Reactions to the word ‘feminist’ today range from staunch rejection or ambivalence to fervent endorsement and activism.
Feminism is a complex set of ideologies and theories, but on the most basic level, its goal is to achieve equal social, political, and economic rights for women.
The first wave of feminism, at the end of the nineteenth and beginning of the twentieth centuries, focused mainly on women’s voting rights and property rights. Then came the second wave of feminism and the Women’s Liberation movement of the 1960s, which focused on issues beyond the legal status of women to include sexuality, reproductive rights, gender roles, and patriarchal attitudes and culture.
So where are we now?
Something I find both very odd and very disheartening is the backlash we see against feminism—not from men, which is not to say there hasn’t been one from men—but from younger women in particular. Many seem to want to distance themselves from the feminist movement, despite the enormous privileges they enjoy as a result of the struggles of the many women who went before them.
Take the Tumblr site, Women Against Feminism, where young women submit photos of themselves holding up signs that say, “I don’t need feminist because…” Each writes the reason she (believes) she doesn’t need feminism, like “I don’t need feminism because I’m not a victim,” (great!) or “I don’t need feminism because I’m free to make my own choices,” (ah, well that’s a big philosophical question—are you ever truly free?—and what would that even mean?) and “I don’t need feminism because I believe in equality,” (um, okay…?)
How about “I don’t need feminism because I need a dictionary”? The amazing popularity of this website begs the question: what exactly do these young women think feminism is? Clearly, they do not know, or if they do, they are incredibly entitled and ungrateful.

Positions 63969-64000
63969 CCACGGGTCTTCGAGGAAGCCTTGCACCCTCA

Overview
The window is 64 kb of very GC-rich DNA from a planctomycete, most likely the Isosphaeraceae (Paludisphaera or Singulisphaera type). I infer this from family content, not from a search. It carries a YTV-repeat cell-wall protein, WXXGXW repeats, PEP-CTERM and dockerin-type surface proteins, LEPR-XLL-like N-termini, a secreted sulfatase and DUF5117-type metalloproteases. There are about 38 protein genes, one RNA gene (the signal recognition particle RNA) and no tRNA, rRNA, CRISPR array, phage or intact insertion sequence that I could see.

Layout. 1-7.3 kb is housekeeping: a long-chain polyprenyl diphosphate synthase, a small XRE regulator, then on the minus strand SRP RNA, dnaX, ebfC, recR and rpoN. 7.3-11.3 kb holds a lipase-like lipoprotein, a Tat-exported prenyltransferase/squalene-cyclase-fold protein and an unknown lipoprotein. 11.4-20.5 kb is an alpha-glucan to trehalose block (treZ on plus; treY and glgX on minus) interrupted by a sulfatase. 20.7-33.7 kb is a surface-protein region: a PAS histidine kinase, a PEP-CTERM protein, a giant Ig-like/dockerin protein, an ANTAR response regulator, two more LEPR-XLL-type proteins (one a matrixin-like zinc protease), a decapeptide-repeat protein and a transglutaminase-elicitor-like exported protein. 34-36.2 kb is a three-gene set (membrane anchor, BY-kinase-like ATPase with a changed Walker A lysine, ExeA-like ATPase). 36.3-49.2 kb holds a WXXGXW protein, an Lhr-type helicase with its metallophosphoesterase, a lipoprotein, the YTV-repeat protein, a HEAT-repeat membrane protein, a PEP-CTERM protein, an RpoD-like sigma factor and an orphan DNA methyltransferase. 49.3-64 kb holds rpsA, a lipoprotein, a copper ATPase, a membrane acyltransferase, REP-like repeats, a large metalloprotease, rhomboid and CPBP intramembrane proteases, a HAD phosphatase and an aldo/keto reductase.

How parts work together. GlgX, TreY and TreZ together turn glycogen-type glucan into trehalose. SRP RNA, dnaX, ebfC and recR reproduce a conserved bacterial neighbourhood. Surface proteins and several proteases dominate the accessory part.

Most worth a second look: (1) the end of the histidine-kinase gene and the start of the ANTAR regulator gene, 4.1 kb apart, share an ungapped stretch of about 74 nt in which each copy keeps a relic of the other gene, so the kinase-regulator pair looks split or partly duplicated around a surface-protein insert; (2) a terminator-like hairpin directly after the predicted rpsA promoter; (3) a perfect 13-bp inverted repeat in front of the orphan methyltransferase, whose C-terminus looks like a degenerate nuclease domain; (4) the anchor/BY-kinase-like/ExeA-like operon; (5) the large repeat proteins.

Without the feminist movement, these women wouldn’t be able to vote or get a higher education, they wouldn’t be able to pursue their own careers outside of the home, they wouldn’t have access to birth control, and if they were married, it would be legal for their husbands to beat or rape them. It’s fantastic that they’ve grown up in a world where they can simply take all that for granted, but a little humility and gratitude please!
The achievements of the feminist movement are enormous and ought not to be forgotten by the younger generation, but that’s not to say that feminism has already achieved all its goals. Sure, women today have more choices in life. If they want to stay home and take care of the kids, they can. If they want to have a career, they can do that too.
Of course, I meant middle class women have these choices. But a lot of other women have no choice but to work one, maybe two jobs, and also take care of the kids, and do the housework. The choice to stay home is a privilege only for some.
The sources sources of social, political, and economic inequality are diverse. They include factors such as race, class, sexuality, religion, education, and culture. Expecting the feminist movement to solve all those problems would be to demand too much, but at the same time, if the movement is just about the rights of privileged, straight, white, middle-class women living in Western countries, it is very much in danger of becoming obsolete.
This is why feminists of the third wave talk so much about that buzzword, intersectionality. There’s a popular slogan amongst young feminist activists that goes “My feminism will be intersection or it will be bullshit.” What that means is that if feminism to stay relevant in today’s changing world, it has to intersect with other social and political causes. It has to be a global movement that takes into account the full diversity of women’s experiences, and not simply assume that the educated white woman’s experience is universal.